Crock-Pots were revolutionary in the 1970s. People loved that they could dump a bunch of food in them and come home to a finished meal at the end of the day. They were (and are) certainly reliable, but over the years they've proven to not be as cool or flashy as some of the other new kitchen appliances.
Then the Instant Pot showed up. It could slow cook, like the Crock-Pot, but it could also do a lot more. It was a pressure cooker, a rice cooker, a yogurt maker, and more. Suddenly, slow cookers were the hot new fad, and Crock-Pot was left sitting there like, "But slow cooking was my thing!"
But now Crock-Pot has quietly ushered a new challenger into the ring to take back its crown. The Crock-Pot Express is a slow cooker that is also a pressure cooker, rice cooker, and more. That probably sounds very familiar, and it looks very familiar, too. It even seems to have the Instant Pot's clever built-in lid holder.
Buy Now: Crock-Pot 6-Quart Express, $70
I wonder if the Instant Pot feels like it's looking into a mirror. I love this drama. I feel like I'm watching Showgirls, only nobody is naked and everybody is just cooking lentils. (Well, somebody is probably cooking lentils naked, but if they are, they haven't mentioned it in their Amazon reviews.)
How They're Similar
Both the Crock-Pot Express and the Instant Pot are electric slow cookers that are also pressure cookers. They both can steam, sauté, slow cook, and keep things warm. The fact that they're pressure cookers also means they can cook things like stews and beans much more quickly than conventional methods.
Both are well-reviewed on Amazon. The Instant Pot Lux has four-and-a-half stars after 2,400 reviews. The Crock-Pot Express has four stars after 1,100 reviews, but it just came out in December.
How They're Different
At $65 on Amazon, the Crock-Pot Express is less expensive than the Instant Pot. The entry-level Instant Pot model, the Instant Pot Lux 6-in-1 V3, is around $80, and the fancier, tricked-out versions with Bluetooth capabilities go up in price from there. The Crock-Pot Express doesn't do swanky — it's just designed to be a simple, affordable countertop appliance to make cooking and cleanup as easy as possible.
The Instant Pot has a stainless-steel cooking insert, and the Crock-Pot Express' insert has a dishwasher-safe nonstick surface. CNET compared the Crock-Pot Express with the Instant Pot Lux 6-in-1 V3 and said the Instant Pot's stainless steel cooking chamber browns food better than Crock-Pot's nonstick cooking surface. The Maillard reaction created by browning food is key to flavor, so better browning is going to make a lot of things taste better.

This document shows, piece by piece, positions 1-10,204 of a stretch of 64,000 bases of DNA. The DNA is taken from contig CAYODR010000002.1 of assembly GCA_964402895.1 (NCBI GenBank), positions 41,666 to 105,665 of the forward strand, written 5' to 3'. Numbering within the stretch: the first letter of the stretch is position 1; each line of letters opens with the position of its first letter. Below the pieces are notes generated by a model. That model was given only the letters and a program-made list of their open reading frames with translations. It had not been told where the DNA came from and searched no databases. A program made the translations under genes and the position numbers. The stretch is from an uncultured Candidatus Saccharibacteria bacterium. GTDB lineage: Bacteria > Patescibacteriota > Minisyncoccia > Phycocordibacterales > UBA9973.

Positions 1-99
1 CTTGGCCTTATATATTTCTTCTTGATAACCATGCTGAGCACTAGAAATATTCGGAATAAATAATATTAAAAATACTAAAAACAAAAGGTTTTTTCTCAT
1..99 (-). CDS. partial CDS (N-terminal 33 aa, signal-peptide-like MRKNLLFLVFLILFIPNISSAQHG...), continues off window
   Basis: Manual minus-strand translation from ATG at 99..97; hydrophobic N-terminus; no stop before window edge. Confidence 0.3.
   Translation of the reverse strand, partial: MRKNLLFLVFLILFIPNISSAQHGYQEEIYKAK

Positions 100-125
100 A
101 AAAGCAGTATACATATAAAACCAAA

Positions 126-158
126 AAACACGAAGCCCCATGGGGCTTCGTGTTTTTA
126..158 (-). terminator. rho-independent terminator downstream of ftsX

But then, the Crock-Pot's dishwasher-safe nonstick cooking surface is much easier to clean. So deciding between those features is going to depend a lot on whether the user prizes the nicer browning or the easier cleanup. (Instant Pot does sell a separate nonstick ceramic cooking insert for about $20 more.)
Men's Journal also tried out both slow cookers, and said the Crock-Pot Express comes to pressure much faster than the Instant Pot, which could cut five to 10 minutes off the cook time for a recipe.
Consumer Reports tested the Crock-Pot Express against the Instant Pot Duo, and found them mostly similar, although the Instant Pot made much thicker yogurt. Consumer Reports also noted that the massive community of Instant Pot fanatics means there are a ton of support groups and well-tested Instant Pot recipes all over the internet.
Another big difference between the two is that the Instant Pot has a manual setting, while the Crock-Pot Express does not. (The Crock-Pot Express recommends using the chili setting, and then adjusting the cooking time, and pressure from there, so it's sort of like a manual setting.)
Conclusion: The Instant Pot Lux and the Crock-Pot Express look very similar, but they're not identical. If you primarily want something fast, easy to use, and simple to clean, look at the Crock-Pot Express. If you want to experiment with more recipes, develop recipes on your own, and don't like the idea of an appliance without a manual setting, you might prefer the Instant Pot.